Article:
That Old Shovel Still Works
After an especially wet winter and anticipating a strong summer monsoon season, I decided a new “creek bed” around our house would add a layer of protection against water intrusion. It is almost complete and looks great. Even better, it works.
As a young boy I was often handed a spade shovel by my father and instructed to turn the flower beds or weed the lawn. It wasn’t my favorite chore, but I never wanted to disappoint my dad or let him know that I was less than enthusiastic about the task. That spade has been in my father’s garage and later my own since I was seven years old, maybe longer. You could say it’s been around for a while. It looks a bit worse for the wear, but it can still hold an edge and is more than equal to the task. I like to think you could say the same about me.
In the last few days I have again become intimately familiar with that old spade shovel. It still works, and apparently so do I. Instead of dreading the job I’ve enjoyed this project. Sure, my back has been happier, and I have been exhausted after each day of digging. It has been hard work, but it’s been good work; a labor of love and enjoyable. Labor because it is hard work, love because that old spade is a connection to my father, enjoyable because I’ve accomplished something important. And, I think dad would be proud of my effort as well as the results, and that is still important to me.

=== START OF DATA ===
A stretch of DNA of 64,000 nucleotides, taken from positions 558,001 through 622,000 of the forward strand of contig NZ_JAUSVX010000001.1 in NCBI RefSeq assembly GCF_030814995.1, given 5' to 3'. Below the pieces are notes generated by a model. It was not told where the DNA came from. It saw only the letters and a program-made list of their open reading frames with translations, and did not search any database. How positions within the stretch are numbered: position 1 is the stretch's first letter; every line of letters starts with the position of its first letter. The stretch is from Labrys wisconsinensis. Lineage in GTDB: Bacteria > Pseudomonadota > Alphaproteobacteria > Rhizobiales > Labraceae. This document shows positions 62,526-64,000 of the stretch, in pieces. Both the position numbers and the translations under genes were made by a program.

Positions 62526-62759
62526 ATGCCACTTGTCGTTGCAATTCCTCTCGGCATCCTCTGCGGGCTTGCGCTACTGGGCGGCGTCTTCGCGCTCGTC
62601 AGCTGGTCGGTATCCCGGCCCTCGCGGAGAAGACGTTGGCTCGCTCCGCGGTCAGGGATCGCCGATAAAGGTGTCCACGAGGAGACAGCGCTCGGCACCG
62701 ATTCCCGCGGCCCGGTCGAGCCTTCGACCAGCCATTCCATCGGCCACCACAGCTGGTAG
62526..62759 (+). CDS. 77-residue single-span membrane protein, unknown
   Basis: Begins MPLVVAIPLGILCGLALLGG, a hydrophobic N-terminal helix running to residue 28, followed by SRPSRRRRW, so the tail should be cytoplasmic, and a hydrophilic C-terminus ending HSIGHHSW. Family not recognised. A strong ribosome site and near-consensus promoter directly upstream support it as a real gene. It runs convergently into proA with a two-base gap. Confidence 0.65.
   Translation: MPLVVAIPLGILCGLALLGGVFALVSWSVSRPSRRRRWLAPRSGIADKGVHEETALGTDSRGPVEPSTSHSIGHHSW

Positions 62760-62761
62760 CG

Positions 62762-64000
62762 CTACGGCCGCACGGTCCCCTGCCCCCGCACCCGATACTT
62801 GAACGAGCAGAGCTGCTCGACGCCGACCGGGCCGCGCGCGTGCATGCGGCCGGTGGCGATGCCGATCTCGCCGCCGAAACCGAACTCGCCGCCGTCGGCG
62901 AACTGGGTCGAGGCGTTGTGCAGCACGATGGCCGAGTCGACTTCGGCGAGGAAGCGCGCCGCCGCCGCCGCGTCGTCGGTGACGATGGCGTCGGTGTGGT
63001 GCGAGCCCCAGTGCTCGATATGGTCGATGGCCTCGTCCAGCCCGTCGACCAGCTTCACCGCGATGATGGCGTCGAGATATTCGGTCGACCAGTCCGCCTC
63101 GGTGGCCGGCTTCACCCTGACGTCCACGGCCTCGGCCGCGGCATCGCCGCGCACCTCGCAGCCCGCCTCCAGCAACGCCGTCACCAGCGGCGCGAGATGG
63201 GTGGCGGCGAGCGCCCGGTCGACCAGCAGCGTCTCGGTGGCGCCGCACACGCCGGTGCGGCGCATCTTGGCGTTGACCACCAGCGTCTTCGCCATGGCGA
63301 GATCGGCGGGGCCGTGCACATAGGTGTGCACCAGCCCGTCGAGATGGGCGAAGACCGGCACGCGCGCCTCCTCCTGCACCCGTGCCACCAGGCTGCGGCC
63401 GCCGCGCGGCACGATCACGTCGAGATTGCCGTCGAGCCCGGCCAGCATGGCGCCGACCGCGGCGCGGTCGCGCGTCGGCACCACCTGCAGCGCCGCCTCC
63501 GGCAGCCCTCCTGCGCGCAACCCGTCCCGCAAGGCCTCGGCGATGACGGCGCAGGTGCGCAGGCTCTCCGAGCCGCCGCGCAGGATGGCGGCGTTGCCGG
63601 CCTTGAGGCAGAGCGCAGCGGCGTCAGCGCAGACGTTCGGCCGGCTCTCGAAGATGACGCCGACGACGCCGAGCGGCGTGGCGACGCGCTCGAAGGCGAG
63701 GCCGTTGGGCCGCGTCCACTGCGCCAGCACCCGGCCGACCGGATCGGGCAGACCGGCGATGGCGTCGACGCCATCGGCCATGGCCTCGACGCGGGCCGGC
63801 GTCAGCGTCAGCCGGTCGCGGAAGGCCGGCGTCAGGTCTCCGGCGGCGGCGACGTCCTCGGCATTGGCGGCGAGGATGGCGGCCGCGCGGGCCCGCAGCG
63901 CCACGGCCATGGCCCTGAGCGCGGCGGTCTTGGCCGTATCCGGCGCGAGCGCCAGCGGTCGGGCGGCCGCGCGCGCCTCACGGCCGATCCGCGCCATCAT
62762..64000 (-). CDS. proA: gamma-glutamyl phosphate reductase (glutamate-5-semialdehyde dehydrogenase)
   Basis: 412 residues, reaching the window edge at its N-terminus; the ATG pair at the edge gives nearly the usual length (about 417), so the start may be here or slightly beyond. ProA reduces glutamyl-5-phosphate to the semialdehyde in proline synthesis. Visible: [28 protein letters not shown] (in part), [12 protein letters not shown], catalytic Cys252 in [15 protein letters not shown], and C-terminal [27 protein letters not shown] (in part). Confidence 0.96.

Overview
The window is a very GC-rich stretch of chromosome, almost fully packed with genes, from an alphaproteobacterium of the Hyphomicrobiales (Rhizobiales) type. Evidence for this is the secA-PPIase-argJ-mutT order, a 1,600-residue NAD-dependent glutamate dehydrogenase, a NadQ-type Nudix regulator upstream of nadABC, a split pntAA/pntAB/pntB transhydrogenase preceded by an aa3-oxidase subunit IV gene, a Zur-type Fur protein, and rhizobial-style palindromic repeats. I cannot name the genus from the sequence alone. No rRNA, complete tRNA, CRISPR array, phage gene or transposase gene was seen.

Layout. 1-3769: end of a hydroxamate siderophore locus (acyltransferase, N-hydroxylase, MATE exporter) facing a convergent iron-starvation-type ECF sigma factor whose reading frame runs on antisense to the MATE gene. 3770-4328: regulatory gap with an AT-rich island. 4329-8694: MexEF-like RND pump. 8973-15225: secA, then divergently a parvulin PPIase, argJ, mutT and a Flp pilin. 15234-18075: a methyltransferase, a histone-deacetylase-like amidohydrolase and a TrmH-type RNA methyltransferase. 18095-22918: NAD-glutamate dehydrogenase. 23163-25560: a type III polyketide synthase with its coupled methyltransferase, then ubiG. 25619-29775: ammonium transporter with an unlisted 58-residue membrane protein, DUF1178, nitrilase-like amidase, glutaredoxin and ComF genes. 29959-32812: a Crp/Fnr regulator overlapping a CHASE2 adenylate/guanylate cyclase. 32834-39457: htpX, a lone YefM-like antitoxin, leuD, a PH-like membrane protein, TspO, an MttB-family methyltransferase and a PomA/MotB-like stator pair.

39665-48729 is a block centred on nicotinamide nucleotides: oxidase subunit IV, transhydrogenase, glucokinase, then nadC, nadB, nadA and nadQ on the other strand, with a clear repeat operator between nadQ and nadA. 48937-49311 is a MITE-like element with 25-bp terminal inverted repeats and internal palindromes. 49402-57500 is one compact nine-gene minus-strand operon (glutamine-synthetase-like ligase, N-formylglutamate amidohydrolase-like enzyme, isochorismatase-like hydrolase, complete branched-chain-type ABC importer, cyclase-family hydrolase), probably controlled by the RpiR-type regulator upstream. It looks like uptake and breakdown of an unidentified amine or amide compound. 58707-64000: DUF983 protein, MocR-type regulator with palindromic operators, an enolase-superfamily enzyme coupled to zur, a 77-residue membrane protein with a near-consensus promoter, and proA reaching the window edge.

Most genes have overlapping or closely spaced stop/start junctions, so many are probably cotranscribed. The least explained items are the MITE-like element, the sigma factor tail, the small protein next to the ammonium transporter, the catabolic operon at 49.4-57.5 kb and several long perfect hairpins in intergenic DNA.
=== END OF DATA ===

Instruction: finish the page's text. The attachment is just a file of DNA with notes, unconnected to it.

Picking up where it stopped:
Hard work should be enjoyable. Doing work right is both important and fulfilling; the greater the difficulty the greater the sense of accomplishment. We make a mistake when we sacrifice greater effort for simpler tasks, which is as true in our personal lives as our professional. At the office, shop, or store we prove our worth through the value we contribute, the quality of our effort, and by succeeding in the hard things. The same is true in our relationships and big life decisions. Shying away from or delaying what must be done, or taking an easy path through the process, robs us of being the best we can be for ourselves and the people and things we care about. In life, consistently doing the hard things with diligence and purpose develops a pattern of facing challenges head on. That pattern, which I refer to as interest on the effort, will serve us well when needed most in times of difficulty. It will be like my old spade shovel – there when needed, well used, familiar, and trusted.